Catch

November 28, 2009
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"Just pay the $204.37 and we'll get you set up to start using it again," said the agitated Indian man, who veritably appreciated his job, to a seemingly even more agitated man named James.


"Oh, no way. I'm never using credit again for my entire life," retorted James, almost in a reassuring way, but with a tone of rancor in his unnaturally high pitched voice.


"You didn't like using your credit card?" asked the Indian man, who truly was shocked, for he was under the impression that Americans loved using promises for currency.


"No, I loved it! But that's the problem: loving credit is far worse than hating it. I'm never using credit again for my entire life!"


That weekend James bought a pair of Vans shoes, two deep V-neck T-shirts, and one hamburger meal from the local Burger Purveyor using his newly restored credit card. On the phone with the same Indian man he reassured that THAT was his last time using credit.


"This is the last call to me you'll ever make," James lied, "goodbye forever."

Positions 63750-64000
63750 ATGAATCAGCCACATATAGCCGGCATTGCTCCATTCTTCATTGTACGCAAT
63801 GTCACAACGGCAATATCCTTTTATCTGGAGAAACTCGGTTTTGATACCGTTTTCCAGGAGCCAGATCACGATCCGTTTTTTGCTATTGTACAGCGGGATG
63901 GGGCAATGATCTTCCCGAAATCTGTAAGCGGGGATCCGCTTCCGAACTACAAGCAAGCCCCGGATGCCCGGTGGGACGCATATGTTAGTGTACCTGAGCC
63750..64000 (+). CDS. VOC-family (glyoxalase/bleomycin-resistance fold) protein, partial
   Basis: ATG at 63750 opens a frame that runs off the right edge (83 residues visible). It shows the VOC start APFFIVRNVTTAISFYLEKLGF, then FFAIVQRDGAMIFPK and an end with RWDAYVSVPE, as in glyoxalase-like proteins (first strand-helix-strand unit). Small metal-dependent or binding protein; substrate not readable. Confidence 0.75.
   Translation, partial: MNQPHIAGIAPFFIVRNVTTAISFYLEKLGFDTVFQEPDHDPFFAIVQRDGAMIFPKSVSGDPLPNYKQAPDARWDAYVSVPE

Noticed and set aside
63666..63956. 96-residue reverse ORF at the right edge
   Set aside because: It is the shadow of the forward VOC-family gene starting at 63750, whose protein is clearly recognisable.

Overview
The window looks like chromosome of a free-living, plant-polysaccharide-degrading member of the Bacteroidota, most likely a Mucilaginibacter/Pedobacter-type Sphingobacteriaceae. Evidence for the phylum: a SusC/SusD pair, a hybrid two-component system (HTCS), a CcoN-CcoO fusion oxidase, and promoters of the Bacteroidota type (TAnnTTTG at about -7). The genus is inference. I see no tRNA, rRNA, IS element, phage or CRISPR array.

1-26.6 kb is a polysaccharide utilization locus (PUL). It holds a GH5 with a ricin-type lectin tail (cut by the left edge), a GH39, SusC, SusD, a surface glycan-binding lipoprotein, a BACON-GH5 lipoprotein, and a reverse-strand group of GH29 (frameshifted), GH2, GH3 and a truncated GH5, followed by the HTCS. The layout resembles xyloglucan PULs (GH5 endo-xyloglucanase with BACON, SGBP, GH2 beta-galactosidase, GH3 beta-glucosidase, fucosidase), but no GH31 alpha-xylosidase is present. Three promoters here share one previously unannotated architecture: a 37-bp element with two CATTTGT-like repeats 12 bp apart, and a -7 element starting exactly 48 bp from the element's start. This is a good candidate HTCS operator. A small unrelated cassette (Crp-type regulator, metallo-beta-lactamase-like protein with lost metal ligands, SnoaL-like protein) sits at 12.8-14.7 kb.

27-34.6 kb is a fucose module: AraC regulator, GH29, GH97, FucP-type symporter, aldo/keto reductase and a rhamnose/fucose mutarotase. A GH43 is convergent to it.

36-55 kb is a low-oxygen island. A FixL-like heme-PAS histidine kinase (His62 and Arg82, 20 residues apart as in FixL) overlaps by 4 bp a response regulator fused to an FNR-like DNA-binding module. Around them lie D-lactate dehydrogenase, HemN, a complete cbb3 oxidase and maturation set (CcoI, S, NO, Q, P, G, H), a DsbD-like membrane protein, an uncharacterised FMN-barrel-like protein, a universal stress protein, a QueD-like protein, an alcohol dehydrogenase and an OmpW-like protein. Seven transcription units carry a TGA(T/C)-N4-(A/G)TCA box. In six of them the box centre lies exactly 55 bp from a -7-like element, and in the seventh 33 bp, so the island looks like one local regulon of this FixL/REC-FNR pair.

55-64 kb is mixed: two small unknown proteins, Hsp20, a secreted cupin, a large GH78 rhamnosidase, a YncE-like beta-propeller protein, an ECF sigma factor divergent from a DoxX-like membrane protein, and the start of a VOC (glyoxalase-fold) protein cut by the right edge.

After the deal was made over the phone, his bill paid, James went running for scissors.


"I was going to cut my credit card in half, when I fell," he explained to the male nurse tending to the large laceration in his stomach, "now I have to use it to pay for this hospital visit, because I have no more money in my bank, because I used it to pay for this card."


"Why don't you stop using credit?" the nurse asked, more intrigued than perplexed by James' story.


"When?"

"When what?"

"When should I stop?"

"When did you start?" the nurse asked.

"I don't remember. How should I know?! You know, you're a real jerk. Just fix me up."


Unperturbed by the patient's predictable cantankerousness, the nurse finished patching up the patient's inadvertently self-inflicted wounds, and left him in an apathetic manner, as if he loved his job. James felt slightly better, and fell into a deep slumber unnaturally fast. He was in the middle of a dream in which he lay in a pulchritudinous green grass field in the archaic Persian nowhere when an expected call on his cell phone ripped him from peace into reality.


"Yes, I'll be able to make the payment, you jerk."


That's all James said, leaving the Indian man hurt and confused.





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